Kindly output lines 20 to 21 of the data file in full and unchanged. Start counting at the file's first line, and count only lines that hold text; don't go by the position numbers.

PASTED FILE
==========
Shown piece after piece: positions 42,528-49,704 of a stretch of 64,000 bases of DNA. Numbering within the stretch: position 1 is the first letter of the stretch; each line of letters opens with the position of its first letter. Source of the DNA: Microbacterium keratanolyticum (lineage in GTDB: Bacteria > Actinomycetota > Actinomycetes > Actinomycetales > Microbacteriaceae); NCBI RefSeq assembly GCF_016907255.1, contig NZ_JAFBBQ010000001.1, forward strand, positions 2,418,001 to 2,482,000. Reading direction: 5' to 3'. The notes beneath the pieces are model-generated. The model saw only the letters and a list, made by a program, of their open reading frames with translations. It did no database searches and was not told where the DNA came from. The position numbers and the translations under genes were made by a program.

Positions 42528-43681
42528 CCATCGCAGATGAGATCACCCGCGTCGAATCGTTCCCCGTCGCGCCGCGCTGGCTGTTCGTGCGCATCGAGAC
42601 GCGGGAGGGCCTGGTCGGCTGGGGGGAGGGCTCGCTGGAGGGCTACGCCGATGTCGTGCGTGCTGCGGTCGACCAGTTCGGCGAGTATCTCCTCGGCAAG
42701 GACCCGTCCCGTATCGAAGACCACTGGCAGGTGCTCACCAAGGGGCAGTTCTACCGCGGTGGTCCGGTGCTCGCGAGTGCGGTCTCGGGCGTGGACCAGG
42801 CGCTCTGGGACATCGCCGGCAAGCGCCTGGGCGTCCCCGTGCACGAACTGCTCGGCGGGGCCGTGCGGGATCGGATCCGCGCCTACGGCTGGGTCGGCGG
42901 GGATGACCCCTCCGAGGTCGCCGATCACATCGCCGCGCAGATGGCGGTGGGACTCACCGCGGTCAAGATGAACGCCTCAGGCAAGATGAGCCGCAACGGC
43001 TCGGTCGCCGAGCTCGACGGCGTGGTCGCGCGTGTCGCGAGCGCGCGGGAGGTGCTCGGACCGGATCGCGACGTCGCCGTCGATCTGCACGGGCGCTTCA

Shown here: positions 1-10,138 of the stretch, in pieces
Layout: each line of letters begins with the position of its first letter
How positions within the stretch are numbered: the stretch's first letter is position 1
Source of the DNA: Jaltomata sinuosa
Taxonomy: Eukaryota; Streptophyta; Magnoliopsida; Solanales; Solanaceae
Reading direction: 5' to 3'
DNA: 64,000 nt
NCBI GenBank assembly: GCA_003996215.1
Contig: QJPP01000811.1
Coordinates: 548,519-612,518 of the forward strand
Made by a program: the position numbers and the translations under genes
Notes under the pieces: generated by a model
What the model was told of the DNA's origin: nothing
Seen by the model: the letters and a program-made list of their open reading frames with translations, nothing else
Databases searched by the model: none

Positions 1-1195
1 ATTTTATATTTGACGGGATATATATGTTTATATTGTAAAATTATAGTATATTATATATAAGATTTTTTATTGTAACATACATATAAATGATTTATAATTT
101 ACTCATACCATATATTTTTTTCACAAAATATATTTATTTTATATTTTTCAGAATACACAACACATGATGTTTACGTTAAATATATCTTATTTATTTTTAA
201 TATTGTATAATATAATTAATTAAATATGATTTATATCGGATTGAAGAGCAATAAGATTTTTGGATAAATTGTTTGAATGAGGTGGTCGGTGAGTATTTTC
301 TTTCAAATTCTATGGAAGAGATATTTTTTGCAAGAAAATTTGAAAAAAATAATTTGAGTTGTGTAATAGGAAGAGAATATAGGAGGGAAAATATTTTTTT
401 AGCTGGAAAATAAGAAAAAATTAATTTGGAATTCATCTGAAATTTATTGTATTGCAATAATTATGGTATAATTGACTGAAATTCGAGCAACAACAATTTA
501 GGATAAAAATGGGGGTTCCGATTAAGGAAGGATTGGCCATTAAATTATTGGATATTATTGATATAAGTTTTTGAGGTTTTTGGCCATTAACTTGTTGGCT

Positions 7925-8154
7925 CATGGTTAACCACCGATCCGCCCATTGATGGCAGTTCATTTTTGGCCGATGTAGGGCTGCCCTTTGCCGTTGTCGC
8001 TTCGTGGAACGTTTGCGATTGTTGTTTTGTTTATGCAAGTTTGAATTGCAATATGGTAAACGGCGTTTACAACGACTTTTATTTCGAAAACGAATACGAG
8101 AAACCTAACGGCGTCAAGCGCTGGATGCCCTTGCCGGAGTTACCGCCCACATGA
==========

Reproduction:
Notes under the pieces: generated by a model
What the model was told of the DNA's origin: nothing